Blog pages

Bayesian evaluation for the likelihood of Christ's resurrection (Part 9)

After hearing many objections in succession as we just have, it's easy to lose sight of the big picture. For instance, one may fall into the trap of thinking that if even one of these objections has even the slightest chance of being true, the argument would fall apart. But is that really the case? If the disciples had even the slightest chance of being crazy or mistaken or deceptive about the resurrection, would that cause the whole chain of reasoning to break and the case for the resurrection to collapse?

This is where it's useful to remember the big picture. You see, a standard deductive argument does work like that - A and B together lead to C, which lead to D, which then leads to the conclusion. For such an argument, all of its premises must be entirely true and each step of its reasoning must be completely correct. Anything else invalidates the whole argument. That is why a barrage of objections can sometimes succeed against such an argument, or at least cast doubt on its soundness.

But my argument for the resurrection is not a deductive argument. It is an order-of-magnitude probability estimation argument using Bayesian reasoning. The objections against it can take two forms: you must either claim that I'm misusing the mathematical apparatus (that is, Bayes' rule), or disagree with my estimated values for the probabilities.

If you think that I've made a mistake in applying Bayes' rule, then by all means point it out. Otherwise, the objections against it all come down to wrangling over the probability values. The point here is that in such wrangling need not produce absolute certainty. The argument does not depend on it. I do not need to claim, for example, that there is absolutely no chance that the disciples were lying. Having demonstrated that the Bayes' factor for a typical, relatively unconditioned human testimony is around 1e8, I only need to demonstrate that the disciples are not more likely to be liars than such a "typical" person. In fact, anything which suggests that the disciples' honesty exceeded that of the "typical" person actually strengthens the argument beyond its original form, by increasing the Bayes' factor. This is what has actually happened upon the examination of every single objection thus far.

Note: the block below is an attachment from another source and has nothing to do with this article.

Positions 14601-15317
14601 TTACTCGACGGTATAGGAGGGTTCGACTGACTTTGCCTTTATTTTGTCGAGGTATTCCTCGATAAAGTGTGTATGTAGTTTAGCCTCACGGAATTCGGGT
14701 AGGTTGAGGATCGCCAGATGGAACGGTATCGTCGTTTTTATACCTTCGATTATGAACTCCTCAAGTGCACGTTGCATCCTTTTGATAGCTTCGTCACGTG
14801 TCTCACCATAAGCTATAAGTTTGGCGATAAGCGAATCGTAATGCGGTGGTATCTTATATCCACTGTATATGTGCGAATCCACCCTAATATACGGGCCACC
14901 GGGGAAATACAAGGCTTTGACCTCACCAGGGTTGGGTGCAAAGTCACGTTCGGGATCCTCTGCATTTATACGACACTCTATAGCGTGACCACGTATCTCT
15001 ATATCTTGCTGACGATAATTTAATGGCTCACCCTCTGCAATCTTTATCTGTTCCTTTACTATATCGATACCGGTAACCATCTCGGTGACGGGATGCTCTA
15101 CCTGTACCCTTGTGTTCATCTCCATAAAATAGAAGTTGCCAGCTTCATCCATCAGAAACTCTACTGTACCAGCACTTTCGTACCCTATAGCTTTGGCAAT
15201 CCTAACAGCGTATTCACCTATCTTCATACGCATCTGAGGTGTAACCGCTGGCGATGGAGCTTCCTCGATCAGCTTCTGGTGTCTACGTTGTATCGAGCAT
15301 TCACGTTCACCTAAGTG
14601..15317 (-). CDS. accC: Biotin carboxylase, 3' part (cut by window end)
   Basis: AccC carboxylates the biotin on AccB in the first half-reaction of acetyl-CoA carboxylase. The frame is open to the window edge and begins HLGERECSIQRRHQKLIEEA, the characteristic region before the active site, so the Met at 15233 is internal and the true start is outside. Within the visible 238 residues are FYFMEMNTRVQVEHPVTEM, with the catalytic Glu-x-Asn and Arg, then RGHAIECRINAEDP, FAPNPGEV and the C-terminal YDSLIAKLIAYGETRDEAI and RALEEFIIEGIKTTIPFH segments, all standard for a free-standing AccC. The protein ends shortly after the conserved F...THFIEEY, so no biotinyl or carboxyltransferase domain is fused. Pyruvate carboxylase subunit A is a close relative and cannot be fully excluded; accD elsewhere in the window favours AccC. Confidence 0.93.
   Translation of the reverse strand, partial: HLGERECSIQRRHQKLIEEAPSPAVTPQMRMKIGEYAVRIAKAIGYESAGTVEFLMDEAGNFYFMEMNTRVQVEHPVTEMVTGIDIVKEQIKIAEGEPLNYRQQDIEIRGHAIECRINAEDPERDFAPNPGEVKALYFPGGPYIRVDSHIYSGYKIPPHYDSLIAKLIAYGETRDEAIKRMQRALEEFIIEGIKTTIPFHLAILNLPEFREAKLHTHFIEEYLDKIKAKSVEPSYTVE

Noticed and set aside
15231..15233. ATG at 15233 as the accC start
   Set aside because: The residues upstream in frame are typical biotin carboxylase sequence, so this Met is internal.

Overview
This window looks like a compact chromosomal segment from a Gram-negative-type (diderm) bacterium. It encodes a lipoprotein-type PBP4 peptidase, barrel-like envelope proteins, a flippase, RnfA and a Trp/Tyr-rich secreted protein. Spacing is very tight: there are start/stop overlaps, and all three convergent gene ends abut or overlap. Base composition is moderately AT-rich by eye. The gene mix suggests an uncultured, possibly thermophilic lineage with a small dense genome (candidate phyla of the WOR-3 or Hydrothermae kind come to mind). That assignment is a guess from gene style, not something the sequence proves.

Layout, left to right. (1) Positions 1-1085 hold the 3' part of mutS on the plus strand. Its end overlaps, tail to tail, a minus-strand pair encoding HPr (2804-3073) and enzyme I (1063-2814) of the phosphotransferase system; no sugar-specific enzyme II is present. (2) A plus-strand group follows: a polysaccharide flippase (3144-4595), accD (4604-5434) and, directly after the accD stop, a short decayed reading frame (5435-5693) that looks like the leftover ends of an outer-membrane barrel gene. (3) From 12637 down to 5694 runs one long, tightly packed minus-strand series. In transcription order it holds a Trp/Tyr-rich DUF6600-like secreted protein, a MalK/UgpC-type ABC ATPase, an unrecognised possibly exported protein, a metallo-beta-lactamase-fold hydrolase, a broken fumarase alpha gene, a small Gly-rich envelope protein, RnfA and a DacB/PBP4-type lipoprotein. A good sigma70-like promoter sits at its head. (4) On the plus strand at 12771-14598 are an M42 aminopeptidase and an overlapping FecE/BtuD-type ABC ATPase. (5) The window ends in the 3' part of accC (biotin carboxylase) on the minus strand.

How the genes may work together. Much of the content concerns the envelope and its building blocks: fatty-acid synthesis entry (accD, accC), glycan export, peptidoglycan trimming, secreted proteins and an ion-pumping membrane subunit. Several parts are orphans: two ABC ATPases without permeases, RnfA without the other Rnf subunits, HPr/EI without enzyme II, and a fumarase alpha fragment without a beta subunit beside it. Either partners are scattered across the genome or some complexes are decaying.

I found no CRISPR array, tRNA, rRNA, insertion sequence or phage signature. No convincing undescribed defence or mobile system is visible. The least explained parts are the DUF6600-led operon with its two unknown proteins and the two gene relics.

Furthermore, even if one of the objections were to "succeed", it would not be a fatal blow to the argument; we would merely have to re-calculate the final odds. So, for instance, let's say that the objection about the disciples being mistaken somehow "succeeds", and it results in the Bayes' factors from their testimonies dropping from 1e8 to 1e4. In fact, let's say that these objections are so wildly successful that we must take the square root of every single Bayes' factor we used. Such an instance would not cause the whole argument to be simply invalid. Instead, we would just have to recalculate the final odds with the new numbers. We'd find that the final odds dropped from their original value of 1e32 to 1e5 - corresponding to around a 99.999% chance FOR the resurrection still having occurred.

So, let's be clear about the effect of these repeated objections. Our argument is not a deductive argument. If it were, any objection might cause the whole argument to be invalidated if we can't demonstrate with absolute certainty that the objection is false. It is easy to think this way when you hear many objections in succession - that one of them must eventually get through a chink in the armor and deliver the fatal blow. But it simply does not apply to our case.

Rather, our argument is an order-of-magnitude probability estimation using Bayesian reasoning. From the beginning, it is strong enough to survive multiple successful objections against it. We are then fielding objections against this argument. If an objection succeeds, that would decrease the power of the argument - but if it fails it must correspondingly increase the power, by demonstrating that the resurrection witnesses were more honest, correct, and sane than what we had initially assumed. And this latter case is what has happened in every objection thus far.

So, we've started from an incredibly strong original argument, and each of the repeated objections have only strengthened it further. We will continue to look at more opportunities for strengthening next week.

You may next want to read:
A real discussion on the problem of evil and omnipotence.
Isn't the universe too big to have humans as its purpose?